Anticipation and anger on Texas border after Supreme Court lets strict immigration law take effect

McALLEN, Texas — A Supreme Court decision allowing Texas to arrest and deport migrants — at least for now — on charges of illegally entering the country could have a dramatic impact on the U.S.-Mexico border, but its immediate impact has been limited.

Sheriffs and police chiefs who will implement the law have been largely circumspect about when, where and how migrants can be arrested. Before a divided court allowed the state law to take effect Tuesday while a legal challenge was underway, some sheriffs were willing to enjoy an unprecedented state expansion of border enforcement, while others were reluctant.

Texas remained silent in the hours after the ruling on whether and when state troopers or Texas National Guard soldiers — who have the most interaction with migrants — would begin enforcement.

Mexico’s foreign minister said in a strongly worded statement that it would refuse to take back anyone ordered to leave the country under state law and that it “categorically rejects” any state or local government that enforces immigration laws.

“Mexico reiterates its legitimate right to protect the rights of its nationals in the United States and to determine its own policies regarding access to its territory,” the government said.

Kinney County Sheriff Brad Coe, who has largely embraced Texas Gov. Greg Abbott’s multibillion-dollar border enforcement efforts, said he was “prepared to continue prosecuting” but that agents have “probable cause” needed to make arrests. His province covers a border area near Del Rio that was recently the busiest corridor for illegal border crossings but has now become considerably quieter.

“It is unlikely that observers will see a change overnight,” Coe said.

Judge Ricardo Samaniego, El Paso County’s top executive, said immigration enforcement should remain a federal responsibility, not a state one, echoing the Biden administration’s position. He said the increased law enforcement presence in the city of El Paso during an earlier wave of migrants led to high-speed chases and traffic stops based on the presumption that passengers were in the country illegally.

“We had accidents, we had injuries, we got a glimpse of what would happen if the state started to control what happens with regard to immigration,” Samaniego said.

The impact extends far beyond the Texas border. Republican lawmakers have written the law to apply in all of the state’s 254 counties, although Steve McCraw, the director of the Texas Department of Public Safety, has said he expects the law will be mostly enforced near the border.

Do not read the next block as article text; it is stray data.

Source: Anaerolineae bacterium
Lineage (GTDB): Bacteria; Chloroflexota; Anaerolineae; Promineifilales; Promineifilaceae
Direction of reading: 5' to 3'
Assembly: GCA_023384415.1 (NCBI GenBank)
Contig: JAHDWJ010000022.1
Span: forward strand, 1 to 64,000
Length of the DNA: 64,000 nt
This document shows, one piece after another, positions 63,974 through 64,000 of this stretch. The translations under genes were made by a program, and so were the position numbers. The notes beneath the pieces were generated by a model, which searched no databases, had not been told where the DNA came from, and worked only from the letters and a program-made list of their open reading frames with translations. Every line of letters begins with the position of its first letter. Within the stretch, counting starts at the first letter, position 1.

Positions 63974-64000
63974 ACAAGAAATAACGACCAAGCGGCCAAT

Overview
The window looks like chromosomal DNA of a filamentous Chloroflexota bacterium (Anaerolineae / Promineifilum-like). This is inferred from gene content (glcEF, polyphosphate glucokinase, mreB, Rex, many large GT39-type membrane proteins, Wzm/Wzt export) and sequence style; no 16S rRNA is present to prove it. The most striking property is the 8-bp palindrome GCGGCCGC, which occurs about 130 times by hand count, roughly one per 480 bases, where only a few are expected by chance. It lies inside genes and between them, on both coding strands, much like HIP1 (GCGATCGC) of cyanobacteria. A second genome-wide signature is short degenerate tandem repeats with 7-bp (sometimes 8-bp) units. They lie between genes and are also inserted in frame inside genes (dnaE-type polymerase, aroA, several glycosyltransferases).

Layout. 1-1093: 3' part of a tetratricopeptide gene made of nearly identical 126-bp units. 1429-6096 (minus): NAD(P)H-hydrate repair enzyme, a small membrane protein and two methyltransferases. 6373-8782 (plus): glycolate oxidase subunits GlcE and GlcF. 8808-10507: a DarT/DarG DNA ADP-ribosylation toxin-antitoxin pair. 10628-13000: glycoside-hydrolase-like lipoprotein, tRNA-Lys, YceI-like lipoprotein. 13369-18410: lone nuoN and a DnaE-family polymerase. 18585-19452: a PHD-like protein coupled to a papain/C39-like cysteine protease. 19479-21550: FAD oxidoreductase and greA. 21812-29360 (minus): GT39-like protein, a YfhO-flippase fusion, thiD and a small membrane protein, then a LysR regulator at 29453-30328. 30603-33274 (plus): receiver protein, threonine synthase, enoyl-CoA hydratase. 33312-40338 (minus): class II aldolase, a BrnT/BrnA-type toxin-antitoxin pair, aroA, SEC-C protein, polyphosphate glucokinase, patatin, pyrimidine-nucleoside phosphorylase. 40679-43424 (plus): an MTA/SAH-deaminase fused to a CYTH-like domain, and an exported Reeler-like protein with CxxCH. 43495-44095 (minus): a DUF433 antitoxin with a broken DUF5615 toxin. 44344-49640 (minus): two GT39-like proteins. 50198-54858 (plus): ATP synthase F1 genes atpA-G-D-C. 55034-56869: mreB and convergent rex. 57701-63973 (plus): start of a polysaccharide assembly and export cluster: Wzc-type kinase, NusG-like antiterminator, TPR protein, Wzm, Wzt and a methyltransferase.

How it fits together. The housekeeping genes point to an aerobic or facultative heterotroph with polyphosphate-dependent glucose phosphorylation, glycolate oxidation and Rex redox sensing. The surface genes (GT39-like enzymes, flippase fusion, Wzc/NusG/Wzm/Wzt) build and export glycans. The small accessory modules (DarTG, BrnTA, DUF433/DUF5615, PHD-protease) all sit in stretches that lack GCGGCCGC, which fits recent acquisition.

Other GOP states far from the border are already looking to follow Texas’ path. In Iowa, the U.S. House of Representatives on Tuesday gave final approval to a bill that would also give law enforcement authorities the power to arrest people who are in the U.S. illegally and who have previously been denied entry into the country.

It now goes to Republican Gov. Kim Reynolds. If signed, it would take effect in July.

“The federal government has abdicated its responsibilities and states can and must act,” said Rep. Steven Holt, a Republican from Denison.

Skylor Hearn, executive director of the Sheriffs’ Association of Texas, said sheriff’s offices have been training since last year.

“If a county chooses to take it on themselves, they are choosing for their taxpayers to take it on themselves,” Hearn said. “As long as the federal government is willing to do the part that they should be doing, it’s ideal for them to take possession of these people and take them into custody.”

There was no immediate rush at the border and no talk of arrests, but news of the ruling spread quickly and caused alarm among immigrant advocates.

“Terrible, late news, my friends!” Carlos Eduardo Espina said on his TikTok account that he has more than 8 million followers, including many migrants in transit. He said the law would create confusion and promised “know your rights” instructions on how to respond to police questioning.

Daniel Morales, an associate professor of law at the University of Houston Law Center, said the Texas law is “very clearly going to be a mess to enforce.”

“It’s very clear that Greg Abbott wants to enforce the law so that he gets lots of photo opportunities and opportunities, but it’s going to take a lot of state resources to implement that. And I don’t really know how much appetite and capacity the state government actually has for that,” Morales said. Texas will find enforcement “difficult and burdensome,” he said.

Arrests for illegal crossings fell by half in January, compared to a record high of 250,000 in December, with sharp declines in Texas. Arrests in the Border Patrol’s Del Rio sector, which Abbott focuses on, are down 76% from December. Rio Grande Valley, the busiest corridor for illegal border crossings for much of the past decade, recorded the fewest arrests since June 2020.

Tucson, Arizona, has been the busiest corridor in recent months, followed by San Diego in January, but the reasons for sudden shifts are often complicated and determined by smuggling organizations.

When President Joe Biden visited the Rio Grande Valley last month for his second trip to the border as president, administration officials blamed Mexico’s increased enforcement on that part of the border for the drop in apprehensions. They said conditions were more challenging for Mexican law enforcement in Sonora, the state south of Arizona.


Associated Press writers Acacia Coronado in Austin, Texas, Juan Lozano in Houston and Christopher Sherman in Mexico City contributed.